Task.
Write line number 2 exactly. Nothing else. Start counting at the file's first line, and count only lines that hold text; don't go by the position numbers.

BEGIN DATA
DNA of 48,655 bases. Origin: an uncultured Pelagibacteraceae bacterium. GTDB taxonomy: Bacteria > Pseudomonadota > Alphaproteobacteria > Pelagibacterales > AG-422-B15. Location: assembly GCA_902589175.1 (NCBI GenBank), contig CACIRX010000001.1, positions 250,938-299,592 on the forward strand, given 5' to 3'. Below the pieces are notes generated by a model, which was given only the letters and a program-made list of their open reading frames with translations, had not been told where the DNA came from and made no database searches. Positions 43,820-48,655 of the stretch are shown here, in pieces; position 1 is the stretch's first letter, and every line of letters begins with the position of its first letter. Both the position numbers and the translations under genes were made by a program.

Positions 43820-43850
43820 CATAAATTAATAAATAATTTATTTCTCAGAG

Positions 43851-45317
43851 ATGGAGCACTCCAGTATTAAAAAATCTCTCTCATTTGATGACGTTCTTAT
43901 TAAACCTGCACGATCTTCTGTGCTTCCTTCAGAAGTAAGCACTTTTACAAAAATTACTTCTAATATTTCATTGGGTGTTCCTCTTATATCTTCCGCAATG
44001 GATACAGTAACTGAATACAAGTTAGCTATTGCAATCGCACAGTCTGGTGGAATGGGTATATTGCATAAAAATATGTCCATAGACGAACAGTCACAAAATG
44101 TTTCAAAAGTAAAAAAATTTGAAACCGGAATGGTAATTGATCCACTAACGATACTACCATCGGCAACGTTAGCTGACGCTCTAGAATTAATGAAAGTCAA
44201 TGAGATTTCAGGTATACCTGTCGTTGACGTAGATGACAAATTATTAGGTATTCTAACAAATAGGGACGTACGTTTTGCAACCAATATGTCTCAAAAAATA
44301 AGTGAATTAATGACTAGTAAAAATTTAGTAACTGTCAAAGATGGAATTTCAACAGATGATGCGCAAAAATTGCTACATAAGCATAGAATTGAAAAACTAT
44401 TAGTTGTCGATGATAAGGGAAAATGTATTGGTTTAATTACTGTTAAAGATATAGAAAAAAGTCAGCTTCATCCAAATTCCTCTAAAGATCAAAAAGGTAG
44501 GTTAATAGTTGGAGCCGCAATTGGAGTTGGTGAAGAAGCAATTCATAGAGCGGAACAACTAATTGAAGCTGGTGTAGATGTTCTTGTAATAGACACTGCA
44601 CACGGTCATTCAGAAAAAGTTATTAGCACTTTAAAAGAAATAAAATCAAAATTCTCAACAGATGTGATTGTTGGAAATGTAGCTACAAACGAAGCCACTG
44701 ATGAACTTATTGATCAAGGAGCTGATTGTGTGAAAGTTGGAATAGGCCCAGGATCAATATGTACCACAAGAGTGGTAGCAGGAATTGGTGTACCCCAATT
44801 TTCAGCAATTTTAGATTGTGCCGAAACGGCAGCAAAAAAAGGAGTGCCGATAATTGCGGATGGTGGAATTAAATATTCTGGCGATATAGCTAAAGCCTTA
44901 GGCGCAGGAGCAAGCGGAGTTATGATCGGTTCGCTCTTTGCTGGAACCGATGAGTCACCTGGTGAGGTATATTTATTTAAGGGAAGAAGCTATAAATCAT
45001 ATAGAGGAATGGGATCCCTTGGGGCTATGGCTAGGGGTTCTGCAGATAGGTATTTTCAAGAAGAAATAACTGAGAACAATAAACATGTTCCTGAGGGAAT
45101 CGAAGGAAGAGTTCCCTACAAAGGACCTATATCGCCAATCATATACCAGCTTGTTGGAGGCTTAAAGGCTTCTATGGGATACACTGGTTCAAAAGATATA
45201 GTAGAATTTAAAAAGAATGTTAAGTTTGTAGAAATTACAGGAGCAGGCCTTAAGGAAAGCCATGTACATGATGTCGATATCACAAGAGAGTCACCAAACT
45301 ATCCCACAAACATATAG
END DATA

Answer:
Positions 43820-43850